Tuesday, December 11, 2012

What's a Homestead Supposed to Look Like?

What's a homestead supposed to look like? Is it supposed to be tidy and orderly like a theme park magazine shoot? Is it supposed to be devoid of any name brands and plastic? Should an L.L. Bean model be able to stand anywhere and create a cover shot? I guess it's up to the homesteaders who live there. My life is full and messy, and I think it is reflected in the farm. You will see constant attempts at order feverishly surrounding piles of crap. If you walk into my house I try to keep it tidy, but you walk outside and pieces of old toys from 30 years ago are sticking out of the mud, chicken poo lines the walkway steps, and random tools and feed bags litter like tumbleweeds. There are things being built, broken down, collecting dust and cutting open hands and thighs. I do my best to keep up with it, I really do. But most of the time this place looks like a scrappy farm on a mountain, and let's be honest, that is exactly what it is.

This is what the side of my house looks like. A woodpile that shares space with a clothesline outside the rain. A rain barrel collecting runoff for the livestock. A bag of feed set aside from a downpour. Strands of baling twine, axes set where they were last used, and an old boot from Idaho full of turkey feathers from a death weeks ago. Later today I'll go out there any clean things up. You can bet your bottom dollar it will look just like this again in a week. Farms inhale and exhale messes. You can only clean up those moments when you hold your breath!

And speaking of a lack of perfection! I got some emails and comments from folks about spelling mistakes and grammar on the blog. These were (mostly) kind letters and in good nature. I appreciate anyone who writes me with suggestions, taking time out of their lives to help. But I would just like to explain that the blog isn't a book, a periodical, or an online piece of journalism. Just like my woodpile, it isn't polished and dressed up. It is a living diary. Think of mistakes as little messes of literary baling twine and feathers of impulse. I try to be mindful, but there's no editor on staff here at the farm and I would hate to have one. I love being about to snap a photo, come into my office, write off the cuff and hit publish. The blog It will always display mistakes both in writing and in life. Stick around long enough and you'll see plenty of both. But you'll also see a woman just trying to make a creative, meaningful, life. That is the real point of all this. It just gets delivered as muddy as I am at times.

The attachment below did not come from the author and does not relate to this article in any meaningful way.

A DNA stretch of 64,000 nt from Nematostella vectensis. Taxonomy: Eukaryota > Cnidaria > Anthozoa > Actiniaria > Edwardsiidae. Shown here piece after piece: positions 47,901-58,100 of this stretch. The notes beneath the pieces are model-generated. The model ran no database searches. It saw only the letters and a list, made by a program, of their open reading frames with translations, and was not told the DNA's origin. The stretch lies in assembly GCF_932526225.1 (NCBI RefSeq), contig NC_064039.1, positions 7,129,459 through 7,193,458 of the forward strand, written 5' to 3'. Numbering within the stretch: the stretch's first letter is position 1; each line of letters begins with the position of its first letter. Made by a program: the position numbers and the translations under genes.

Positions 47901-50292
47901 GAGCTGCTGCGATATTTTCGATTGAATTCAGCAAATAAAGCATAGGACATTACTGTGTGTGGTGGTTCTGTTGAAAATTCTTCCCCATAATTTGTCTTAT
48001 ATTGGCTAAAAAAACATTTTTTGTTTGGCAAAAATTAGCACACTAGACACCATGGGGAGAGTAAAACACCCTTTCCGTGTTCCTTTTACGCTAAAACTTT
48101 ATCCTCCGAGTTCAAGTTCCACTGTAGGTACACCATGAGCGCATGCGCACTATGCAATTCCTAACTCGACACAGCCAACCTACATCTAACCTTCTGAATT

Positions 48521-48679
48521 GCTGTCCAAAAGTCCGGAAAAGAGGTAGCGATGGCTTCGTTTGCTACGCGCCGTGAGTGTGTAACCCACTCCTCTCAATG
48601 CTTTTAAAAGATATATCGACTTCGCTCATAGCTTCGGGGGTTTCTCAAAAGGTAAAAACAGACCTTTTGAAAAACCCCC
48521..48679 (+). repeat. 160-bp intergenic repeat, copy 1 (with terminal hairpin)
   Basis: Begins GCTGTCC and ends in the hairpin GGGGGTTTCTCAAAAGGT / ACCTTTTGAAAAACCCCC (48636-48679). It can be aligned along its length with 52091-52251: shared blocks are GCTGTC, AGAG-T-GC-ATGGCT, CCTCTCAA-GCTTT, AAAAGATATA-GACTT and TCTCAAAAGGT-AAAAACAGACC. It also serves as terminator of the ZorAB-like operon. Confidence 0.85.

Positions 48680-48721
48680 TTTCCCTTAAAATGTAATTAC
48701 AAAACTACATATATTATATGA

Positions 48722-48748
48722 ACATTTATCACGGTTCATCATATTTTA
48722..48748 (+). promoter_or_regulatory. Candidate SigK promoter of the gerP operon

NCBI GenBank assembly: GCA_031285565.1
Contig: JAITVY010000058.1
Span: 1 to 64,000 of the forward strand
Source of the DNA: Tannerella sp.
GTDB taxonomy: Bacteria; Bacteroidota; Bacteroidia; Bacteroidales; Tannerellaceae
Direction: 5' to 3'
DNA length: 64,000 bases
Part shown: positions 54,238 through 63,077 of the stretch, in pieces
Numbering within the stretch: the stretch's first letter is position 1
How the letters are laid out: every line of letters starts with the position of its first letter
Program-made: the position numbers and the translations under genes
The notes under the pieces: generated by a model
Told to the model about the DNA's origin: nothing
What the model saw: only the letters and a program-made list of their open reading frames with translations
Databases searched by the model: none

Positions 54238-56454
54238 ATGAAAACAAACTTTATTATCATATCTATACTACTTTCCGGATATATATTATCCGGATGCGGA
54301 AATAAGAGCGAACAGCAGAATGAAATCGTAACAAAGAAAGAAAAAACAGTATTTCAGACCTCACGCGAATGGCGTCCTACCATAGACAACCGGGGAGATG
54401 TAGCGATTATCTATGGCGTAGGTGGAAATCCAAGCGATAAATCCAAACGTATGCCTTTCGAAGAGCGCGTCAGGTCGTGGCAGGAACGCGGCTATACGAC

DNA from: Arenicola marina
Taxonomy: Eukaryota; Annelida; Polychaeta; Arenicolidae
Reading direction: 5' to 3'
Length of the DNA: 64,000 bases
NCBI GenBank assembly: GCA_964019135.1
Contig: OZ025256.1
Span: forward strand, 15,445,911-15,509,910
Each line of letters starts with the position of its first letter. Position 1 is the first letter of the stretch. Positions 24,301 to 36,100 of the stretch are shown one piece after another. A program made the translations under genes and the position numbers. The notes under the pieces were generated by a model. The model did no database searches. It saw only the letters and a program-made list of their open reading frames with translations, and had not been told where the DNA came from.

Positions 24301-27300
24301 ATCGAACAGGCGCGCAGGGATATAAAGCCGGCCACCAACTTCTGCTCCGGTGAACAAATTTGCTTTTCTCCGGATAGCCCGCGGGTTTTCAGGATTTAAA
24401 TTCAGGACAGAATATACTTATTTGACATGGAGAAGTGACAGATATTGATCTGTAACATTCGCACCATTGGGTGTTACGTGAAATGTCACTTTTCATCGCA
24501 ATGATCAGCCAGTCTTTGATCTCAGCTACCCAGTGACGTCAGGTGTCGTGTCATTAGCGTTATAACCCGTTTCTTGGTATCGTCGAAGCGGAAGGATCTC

32 Comments:

Blogger NANCY LEWIS said...

If you had not already written a book, then people would probably not be as hard on you about spelling and grammar. So now you have to keep up your cred as a writer if you are going to post publicly. Sorry, this is the school ma'rm in me who also finds great beauty in punctuation and spelling...

December 11, 2012 at 12:19 PM  
Blogger Megan said...

I grew up on a ten acre farm here in Washington state. That photo could have been taken 20 years ago on our property. I have no desire to live that life now but I still garden and can as a 30 something soccer mom. I love reading your blog. I enjoy your clear love of the life you have chosen. Thanks for sharing it!

December 11, 2012 at 12:20 PM  
Blogger Megan said...